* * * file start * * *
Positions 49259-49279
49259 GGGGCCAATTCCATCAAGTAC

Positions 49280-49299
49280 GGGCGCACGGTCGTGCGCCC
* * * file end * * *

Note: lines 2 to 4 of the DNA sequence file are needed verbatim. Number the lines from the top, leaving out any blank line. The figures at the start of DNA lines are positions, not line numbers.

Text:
49259 GGGGCCAATTCCATCAAGTAC

Positions 49280-49299
49280 GGGCGCACGGTCGTGCGCCC